Friday, June 7, 2013

Kay Edits a Book

At its best, screwball comedy is a wonderful thing.  It is a manic, charming, delightful walk into the wacky world of a person who lives very much in an alternate universe.  The Feminine Touch (1941) does NOT fall into this category.  The film features Rosalind Russell as Julie Hathaway, the wife of  Prof. John Hathaway (Don Ameche), a college professor who despises jealousy as a worthless emotion, and who has decided to ditch his university job and write a book on the subject.  Enter Nellie Woods (Kay Francis), the editor for publisher Elliott Morgan (Van Heflin).  Elliott's not very involved in his business - Nellie does all the work in the publishing house, as her boss is too busy pursuing the high life and women.  Unfortunately, Nellie is also in love with Elliott, and sees this book as an opportunity to force Elliott into paying some attention to her.  Elliott, of course, is much more interested in wooing Julie.  Julie's problem is that while she is not the least bit interested in Van, she is dismayed that John doesn't care that another man is trying to seduce her.

While the film has some amusing moments, primarily it is just annoying.  We're presented with a number of characters who are just, quite frankly, stupid.  Nellie is the only one with any brains.  And Elliott, besides being an idiot, is a pest.  You spend most of the movie wanting to smack him.  It is amazing how long it takes him to realize that Julie is not  interested in anyone but her husband.  Plus, Heflin, usually such a disciplined actor, here is hugely overacting. He spends much of the movie distorting his face, to no real purpose. 

Russell and Ameche are similarly annoying.  She is overacting; he is just being smug.  Worse still, there is NO chemistry between the two of them.  Perhaps that's why this is their only film together.  Though, given that both are excellent actors when given a decent script, one would have liked to have seen them together in a more sympathetic venue.  With the writing talent (George Oppenheimer and Ogden Nash, specifically) and the producer (Joseph L. Mankiewicz) of the film also people's who work we admire, we were surprised that the script wasn't sharper. As it is, it just seems to go on forever.  Even the final scene seems gratuitous.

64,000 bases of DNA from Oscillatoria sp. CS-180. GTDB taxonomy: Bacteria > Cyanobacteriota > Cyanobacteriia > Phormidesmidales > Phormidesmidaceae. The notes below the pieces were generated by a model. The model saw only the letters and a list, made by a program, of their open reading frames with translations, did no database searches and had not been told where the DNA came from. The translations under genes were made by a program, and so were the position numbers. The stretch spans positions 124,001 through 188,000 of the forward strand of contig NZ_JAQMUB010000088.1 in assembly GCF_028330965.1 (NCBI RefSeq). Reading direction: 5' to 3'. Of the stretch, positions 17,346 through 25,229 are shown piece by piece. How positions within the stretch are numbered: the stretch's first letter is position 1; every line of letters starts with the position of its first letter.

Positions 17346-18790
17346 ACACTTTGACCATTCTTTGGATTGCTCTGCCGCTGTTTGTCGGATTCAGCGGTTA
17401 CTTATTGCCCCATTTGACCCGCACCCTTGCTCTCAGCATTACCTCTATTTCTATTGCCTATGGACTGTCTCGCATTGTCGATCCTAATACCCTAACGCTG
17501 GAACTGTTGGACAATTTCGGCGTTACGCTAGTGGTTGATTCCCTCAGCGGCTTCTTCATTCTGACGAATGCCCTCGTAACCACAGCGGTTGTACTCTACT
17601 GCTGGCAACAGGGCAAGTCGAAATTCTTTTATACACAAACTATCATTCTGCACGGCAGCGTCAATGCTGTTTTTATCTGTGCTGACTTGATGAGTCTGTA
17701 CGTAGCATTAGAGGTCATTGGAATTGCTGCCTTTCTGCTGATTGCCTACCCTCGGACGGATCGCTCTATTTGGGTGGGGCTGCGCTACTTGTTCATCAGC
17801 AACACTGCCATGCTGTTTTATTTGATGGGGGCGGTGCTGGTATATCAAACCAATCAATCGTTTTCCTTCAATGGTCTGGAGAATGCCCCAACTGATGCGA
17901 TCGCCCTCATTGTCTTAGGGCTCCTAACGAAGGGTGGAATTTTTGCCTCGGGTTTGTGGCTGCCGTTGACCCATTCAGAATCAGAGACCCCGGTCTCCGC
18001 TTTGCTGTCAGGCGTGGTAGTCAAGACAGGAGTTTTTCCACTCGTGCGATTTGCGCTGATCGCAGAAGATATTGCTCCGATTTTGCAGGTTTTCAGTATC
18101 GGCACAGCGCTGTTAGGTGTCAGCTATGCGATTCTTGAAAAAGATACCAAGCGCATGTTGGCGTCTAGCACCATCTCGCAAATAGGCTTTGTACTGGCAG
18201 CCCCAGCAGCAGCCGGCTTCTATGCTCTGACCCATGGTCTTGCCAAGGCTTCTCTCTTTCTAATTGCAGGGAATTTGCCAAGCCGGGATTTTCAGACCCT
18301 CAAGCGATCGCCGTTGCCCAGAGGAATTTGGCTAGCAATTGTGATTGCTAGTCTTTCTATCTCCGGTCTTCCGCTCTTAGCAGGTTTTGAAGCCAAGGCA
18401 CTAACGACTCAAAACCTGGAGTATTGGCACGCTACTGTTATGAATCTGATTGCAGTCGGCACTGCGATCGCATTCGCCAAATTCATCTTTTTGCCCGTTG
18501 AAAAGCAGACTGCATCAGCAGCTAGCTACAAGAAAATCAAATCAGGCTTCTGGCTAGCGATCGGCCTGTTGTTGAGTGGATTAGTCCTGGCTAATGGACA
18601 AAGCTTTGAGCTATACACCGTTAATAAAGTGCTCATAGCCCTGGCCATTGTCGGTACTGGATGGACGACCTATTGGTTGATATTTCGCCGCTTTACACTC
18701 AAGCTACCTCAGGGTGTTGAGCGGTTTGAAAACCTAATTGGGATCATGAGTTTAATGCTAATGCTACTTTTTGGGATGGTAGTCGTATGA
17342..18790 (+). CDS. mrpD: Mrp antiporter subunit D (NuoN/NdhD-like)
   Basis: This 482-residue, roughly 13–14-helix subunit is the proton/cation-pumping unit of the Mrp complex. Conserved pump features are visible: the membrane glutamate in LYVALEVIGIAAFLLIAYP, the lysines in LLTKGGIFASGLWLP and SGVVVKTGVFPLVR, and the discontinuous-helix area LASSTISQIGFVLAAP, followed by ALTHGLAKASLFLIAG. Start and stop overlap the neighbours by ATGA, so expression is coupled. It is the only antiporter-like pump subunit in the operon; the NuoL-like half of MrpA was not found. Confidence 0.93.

We did enjoy, as New Yorkers all, the scenes of New York City, specifically the depiction of the subways.  (We remember the old rattan seats and the overhead straps, which gave NYers the name "straphangers".  Actually, one of us - the short one - misses those straps!).  In spite of everything,  Kay Francis is really quite good.  As always, she gets great clothing - her hats, especially, are something to be seen.  We suspected the costumers wanted to look a bit avant garde and daring - they do succeed.  Her character, as we said, is the only one with a brain - she is running the company, and we suspect, will continue to run it.  Ms. Francis is the breath of fresh air in the middle of chaos.

We should note that, according to this article from TCM, The Feminine Touch was actually quite well received when it was released, so you may want to judge for yourself whether it is a hit or a miss.  To get you started, here is a trailer: